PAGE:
Category Archives: In the Community

They’re All CHAMPS

Of course it was raining in Boston. It was June, after all, but that didn’t dampen the spirits of the several hundred kids who participated in “Cheers for Champs” event held last week at Fenway Park. In celebration of the very last days before his return to wage slavery, the Parent Imperfect invited the members of his team from the Regan Youth League. Six kids and two parents took me up on it, along with my coaching buddy, Eric. I had hoped that Connie might come with me, but her priority was a long-awaited ear piercing expedition with her Mom. For four of the six children who did come, it was their very first trip inside Fenway.

CHAMPS (Coaching Helps Athletes through Mentoring and Positive Sports) is a program of the Boston Foundation. The initiative sees sports as a place where young people can develop many life skills, if given a chance. The CHAMPS mission is “to ensure that every child in the city of Boston has access to high quality athletic opportunities—beyond school hours—including equipment and safe and clean fields, and that all youth coaches are of the highest quality and understand the fundamentals of youth development through sports.” With the Positive Coaching Alliance, CHAMPS offers a training for coaches in the Regan League. I’ve not made one of those yet, but I could definitely use it. Those who have gone have found the training to be very useful.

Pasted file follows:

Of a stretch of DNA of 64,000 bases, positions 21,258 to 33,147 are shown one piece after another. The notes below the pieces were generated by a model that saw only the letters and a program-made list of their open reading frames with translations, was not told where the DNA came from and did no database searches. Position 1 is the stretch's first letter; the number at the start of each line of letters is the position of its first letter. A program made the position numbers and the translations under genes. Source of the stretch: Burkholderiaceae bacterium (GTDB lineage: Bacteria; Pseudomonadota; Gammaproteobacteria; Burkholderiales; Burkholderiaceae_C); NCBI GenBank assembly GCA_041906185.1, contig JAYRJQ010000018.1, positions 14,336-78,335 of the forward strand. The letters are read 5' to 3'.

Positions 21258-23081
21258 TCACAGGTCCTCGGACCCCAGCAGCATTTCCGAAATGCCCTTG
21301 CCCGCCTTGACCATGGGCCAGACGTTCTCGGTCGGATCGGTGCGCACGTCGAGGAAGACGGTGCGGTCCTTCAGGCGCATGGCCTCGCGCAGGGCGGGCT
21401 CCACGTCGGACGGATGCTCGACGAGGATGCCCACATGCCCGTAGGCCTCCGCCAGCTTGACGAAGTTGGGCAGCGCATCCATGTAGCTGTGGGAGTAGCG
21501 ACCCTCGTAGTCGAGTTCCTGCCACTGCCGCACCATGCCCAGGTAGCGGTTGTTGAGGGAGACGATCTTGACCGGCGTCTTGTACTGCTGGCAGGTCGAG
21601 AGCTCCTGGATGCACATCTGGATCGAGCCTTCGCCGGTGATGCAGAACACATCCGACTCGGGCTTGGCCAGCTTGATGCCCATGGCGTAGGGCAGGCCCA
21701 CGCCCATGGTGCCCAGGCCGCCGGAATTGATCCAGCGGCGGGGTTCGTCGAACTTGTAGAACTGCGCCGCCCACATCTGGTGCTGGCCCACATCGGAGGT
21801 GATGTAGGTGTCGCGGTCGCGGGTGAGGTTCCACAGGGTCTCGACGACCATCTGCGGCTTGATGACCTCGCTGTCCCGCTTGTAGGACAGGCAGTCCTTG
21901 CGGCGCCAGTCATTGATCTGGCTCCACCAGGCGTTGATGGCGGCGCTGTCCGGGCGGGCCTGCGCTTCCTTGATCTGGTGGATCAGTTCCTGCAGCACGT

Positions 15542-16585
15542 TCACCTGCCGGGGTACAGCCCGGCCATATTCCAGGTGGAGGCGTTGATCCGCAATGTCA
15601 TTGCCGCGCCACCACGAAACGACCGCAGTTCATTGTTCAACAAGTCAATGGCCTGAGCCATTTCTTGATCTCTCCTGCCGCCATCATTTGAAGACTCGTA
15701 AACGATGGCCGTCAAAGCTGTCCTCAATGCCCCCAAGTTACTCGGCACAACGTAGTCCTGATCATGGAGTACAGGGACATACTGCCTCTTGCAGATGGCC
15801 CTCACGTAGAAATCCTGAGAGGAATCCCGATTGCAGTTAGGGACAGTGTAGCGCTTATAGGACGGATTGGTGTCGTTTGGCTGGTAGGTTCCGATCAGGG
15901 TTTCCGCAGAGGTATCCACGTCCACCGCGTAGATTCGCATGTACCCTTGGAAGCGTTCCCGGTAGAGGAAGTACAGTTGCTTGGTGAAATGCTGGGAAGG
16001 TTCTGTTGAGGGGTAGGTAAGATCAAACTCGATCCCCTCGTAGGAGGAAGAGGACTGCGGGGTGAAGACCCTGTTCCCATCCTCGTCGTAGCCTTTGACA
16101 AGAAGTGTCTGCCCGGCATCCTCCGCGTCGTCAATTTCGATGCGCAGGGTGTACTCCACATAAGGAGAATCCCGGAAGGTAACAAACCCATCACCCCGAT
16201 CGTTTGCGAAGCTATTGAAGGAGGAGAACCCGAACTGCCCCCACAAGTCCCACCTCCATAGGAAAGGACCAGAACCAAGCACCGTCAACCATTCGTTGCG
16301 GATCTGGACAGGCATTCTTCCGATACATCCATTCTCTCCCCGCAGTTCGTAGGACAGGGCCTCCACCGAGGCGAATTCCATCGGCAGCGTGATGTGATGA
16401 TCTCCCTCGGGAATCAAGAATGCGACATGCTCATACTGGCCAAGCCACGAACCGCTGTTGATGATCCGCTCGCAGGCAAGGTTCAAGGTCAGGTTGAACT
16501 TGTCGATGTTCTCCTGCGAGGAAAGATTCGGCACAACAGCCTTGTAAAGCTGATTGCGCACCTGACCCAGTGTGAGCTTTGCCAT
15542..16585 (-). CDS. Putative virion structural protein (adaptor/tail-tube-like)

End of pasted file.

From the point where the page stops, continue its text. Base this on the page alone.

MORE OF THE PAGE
CHAMPS has also done this Fenway event in cooperation with the Red Sox for at least the last couple of years. As I looked at the kids who came with me and the crowd at the CHAMPS event, in general, I was reminded of a recent story on public radio by journalist Phil Martin called, “Making Fenway a Place for Everyone.” Martin did a good job explaining the sad history of the Red Sox on race issues and outlining what he sees as the efforts of the current ownership to change the image of the team in the city’s Black and Latino communities. The partnership with CHAMPS might be part of that effort.